Afghanistan has formally approached the United Nations against Pakistan for what officials in Kabul call “illegal closure of the border, rocketing and Pakistan military activities” along the border or the Durand Line. Pakistan’s fencing of the border has also annoyed Afghanistan.
Afghan Foreign Ministry spokesman Ahmad Shakeeb Mustaghni believes Pakistan’s actions in recent years were in “violation of the accepted international laws.” Mustaghni told reporters this week that the UN Security Council could take decision on the basis of its “evidence” shared with the world body.
As a sovereign country Afghanistan has the right to take any decision to protect its interests, but the action to seek foreign intervention could be seen as a deviation from the understanding reached between advisers of the two countries in London on March 15.
Days after the UK-brokered talks were held, Pakistani and Afghan officials confirmed both sides had agreed on a bilateral mechanism to coordinate at military-to-military, intelligence-to-intelligence and diplomatic level to address to each other’s concerns. It was the time for follow-up actions in line with the London’s understanding but Mustaghni’s remarks reflect a different mood in Kabul.
Bilateral track is the best option for the two neighbours to find out solution to disputes because inviting foreign intervention could further complicate the already tense relationship. In spite of tensions, bilateral channels are open and should be utilized. Both countries should equally take the blame for the current mistrust that also badly affects the people-to-people contacts.
Afghan leaders’ blame game has no doubt spoiled the atmosphere. At the same time Pakistan’s unilateral actions along the border could be seen as a serious blow to bilateral ties. It would be wise for Pakistani leaders to determine if its policies have widened mistrust?
Time is ripe for policy makers in Pakistan to look into the state of affairs with regard to Afghanistan and what would be the outcome if such approach persists. Nawaz Sharif, who had promised to have good relationship with neighbours in his first speech after taking oath as prime minister for third time in June 2013, should take a review if his government has achieved this objective? An independent review would suggest a total failure of the gov’t foreign policy with regard to Afghanistan.
At the same time, Afghan leaders will have to review their policies towards Pakistan if they expect anything good from Pakistan. Kabul will have to remove deep suspicions in the mind of the people in Pakistan whether it maintains a balanced approach in relationship with other countries.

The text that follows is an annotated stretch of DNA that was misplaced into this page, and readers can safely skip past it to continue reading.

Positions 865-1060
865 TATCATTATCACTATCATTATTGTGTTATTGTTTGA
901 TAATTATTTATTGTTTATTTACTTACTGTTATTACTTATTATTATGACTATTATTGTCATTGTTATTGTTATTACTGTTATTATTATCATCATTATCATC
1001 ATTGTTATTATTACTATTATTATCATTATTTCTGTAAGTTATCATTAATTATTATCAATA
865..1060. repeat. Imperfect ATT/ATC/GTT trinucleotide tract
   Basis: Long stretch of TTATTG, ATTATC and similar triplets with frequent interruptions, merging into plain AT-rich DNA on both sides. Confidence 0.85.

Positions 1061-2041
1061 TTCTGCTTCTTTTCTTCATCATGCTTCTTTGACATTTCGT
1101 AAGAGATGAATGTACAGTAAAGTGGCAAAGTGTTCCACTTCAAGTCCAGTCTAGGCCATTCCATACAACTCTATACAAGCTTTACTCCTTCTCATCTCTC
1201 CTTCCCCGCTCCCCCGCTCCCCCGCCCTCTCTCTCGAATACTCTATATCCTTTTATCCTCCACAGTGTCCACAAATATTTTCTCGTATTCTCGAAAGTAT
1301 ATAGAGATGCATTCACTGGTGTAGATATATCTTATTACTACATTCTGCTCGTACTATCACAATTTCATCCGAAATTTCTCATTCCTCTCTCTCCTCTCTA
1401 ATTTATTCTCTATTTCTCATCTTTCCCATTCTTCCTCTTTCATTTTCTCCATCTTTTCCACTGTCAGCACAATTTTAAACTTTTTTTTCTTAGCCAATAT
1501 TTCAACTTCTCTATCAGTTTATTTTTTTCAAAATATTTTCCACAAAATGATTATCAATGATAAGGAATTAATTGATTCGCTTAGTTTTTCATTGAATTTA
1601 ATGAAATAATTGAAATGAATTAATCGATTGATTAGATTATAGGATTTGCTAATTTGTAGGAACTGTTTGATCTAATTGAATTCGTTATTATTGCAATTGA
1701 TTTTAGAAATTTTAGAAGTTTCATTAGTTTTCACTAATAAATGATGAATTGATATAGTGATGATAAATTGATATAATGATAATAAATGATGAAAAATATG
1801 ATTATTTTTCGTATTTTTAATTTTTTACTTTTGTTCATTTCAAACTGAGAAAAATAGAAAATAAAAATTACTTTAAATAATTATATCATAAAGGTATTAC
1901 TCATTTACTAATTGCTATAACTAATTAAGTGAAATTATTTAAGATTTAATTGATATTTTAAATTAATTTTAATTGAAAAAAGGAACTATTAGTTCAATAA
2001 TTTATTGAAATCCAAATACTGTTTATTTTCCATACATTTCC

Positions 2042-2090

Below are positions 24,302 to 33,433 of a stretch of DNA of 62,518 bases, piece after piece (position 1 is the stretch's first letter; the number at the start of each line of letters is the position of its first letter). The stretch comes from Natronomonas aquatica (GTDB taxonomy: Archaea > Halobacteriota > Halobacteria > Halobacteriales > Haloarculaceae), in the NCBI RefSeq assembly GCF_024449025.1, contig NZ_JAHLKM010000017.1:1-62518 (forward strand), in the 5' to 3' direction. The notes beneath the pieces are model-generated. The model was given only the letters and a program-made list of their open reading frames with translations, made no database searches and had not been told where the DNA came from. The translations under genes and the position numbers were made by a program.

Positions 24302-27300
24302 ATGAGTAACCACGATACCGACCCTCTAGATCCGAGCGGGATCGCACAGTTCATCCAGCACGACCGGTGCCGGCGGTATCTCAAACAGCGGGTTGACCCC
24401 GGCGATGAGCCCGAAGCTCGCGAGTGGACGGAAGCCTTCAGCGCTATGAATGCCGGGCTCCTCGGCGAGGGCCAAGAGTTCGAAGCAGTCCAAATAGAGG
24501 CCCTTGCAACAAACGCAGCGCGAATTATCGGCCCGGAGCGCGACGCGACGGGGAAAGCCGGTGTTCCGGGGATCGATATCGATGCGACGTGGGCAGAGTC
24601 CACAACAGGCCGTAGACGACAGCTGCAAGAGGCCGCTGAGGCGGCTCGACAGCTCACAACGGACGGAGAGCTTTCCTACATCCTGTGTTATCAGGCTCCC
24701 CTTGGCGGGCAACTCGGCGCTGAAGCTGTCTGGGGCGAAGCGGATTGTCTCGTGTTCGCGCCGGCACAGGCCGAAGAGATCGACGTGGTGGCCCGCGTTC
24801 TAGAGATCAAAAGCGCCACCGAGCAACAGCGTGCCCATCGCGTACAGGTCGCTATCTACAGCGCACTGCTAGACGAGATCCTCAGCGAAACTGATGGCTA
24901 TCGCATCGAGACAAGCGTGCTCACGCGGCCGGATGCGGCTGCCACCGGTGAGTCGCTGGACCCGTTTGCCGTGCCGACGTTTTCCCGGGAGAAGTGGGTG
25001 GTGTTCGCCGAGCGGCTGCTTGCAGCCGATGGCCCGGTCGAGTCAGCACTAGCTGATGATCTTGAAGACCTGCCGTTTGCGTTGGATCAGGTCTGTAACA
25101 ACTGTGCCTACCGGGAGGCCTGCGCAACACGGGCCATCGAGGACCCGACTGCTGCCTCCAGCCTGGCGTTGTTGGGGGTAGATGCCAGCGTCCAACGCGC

No one in Pakistan would expect Afghanistan would follow India to boycott the SAARC Summit that Pakistan was to host in November. People in Pakistan were upset to listen to remarks by President Ashraf Ghani in the Indian city of Amritsar in December last year, in which he also publicly rejected Pakistan’s offer of 500-million dollars assistance. Pakistanis were shocked when Kabul refused to attend the ECO summit in Islamabad at highest level on March 1 despite representation of nine members at the head of state and head of government level.
Although Afghanistan has always been at odd with Pakistan, it cites the major irritant in relationship is lack of progress in reconciliation with the Taliban insurgents. Afghan leaders believe Pakistan could press the Taliban to come to the negotiation table; however, Islamabad insists it has no control over the Taliban but encourages them to join the peace process.
Reports suggested last month that Pakistan has again pushed the Taliban to come to the negotiations table in interaction with several leaders. Pakistan also wants the Taliban to reduce violence at a time when Russia has stepped diplomatic efforts to involve regional countries for peace and stability in Afghanistan and the region.
Pakistan and China had a key role in this initiative when diplomats from the three countries laid foundation for this process in December. The process of informal consultation was expanded to six-nation meet in Moscow in February. Now the focus is on the upcoming meeting in Moscow on April 14-15 as Russia has invited more countries to join. One of the important aspects of the Russian initiative is that Pakistan is now engaged with Afghanistan is this initiative.
Taliban, who had always suspicions about such initiatives, have come up with positive response to the Moscow-led efforts.
All stakeholders should not miss this chance. Although the U.S. has turned down invitation to the meeting on the plea that it was not consulted before the invitation was sent, it has not opposed the move.
The U.S. Secretary of State Rex Tillerson’s recent statement on the possible peace process has raised some hopes. As the US and NATO allies have not won the war over the past 16 years and the situation is worsen, it would be a wise approach to shift focus to peace negotiations.
The author Tahir Khan is a journalist for The Express Tribune and a distinguished member of CRSS Pak-Afghan Track 1.5/II initiative, ‘Beyond Boundaries’.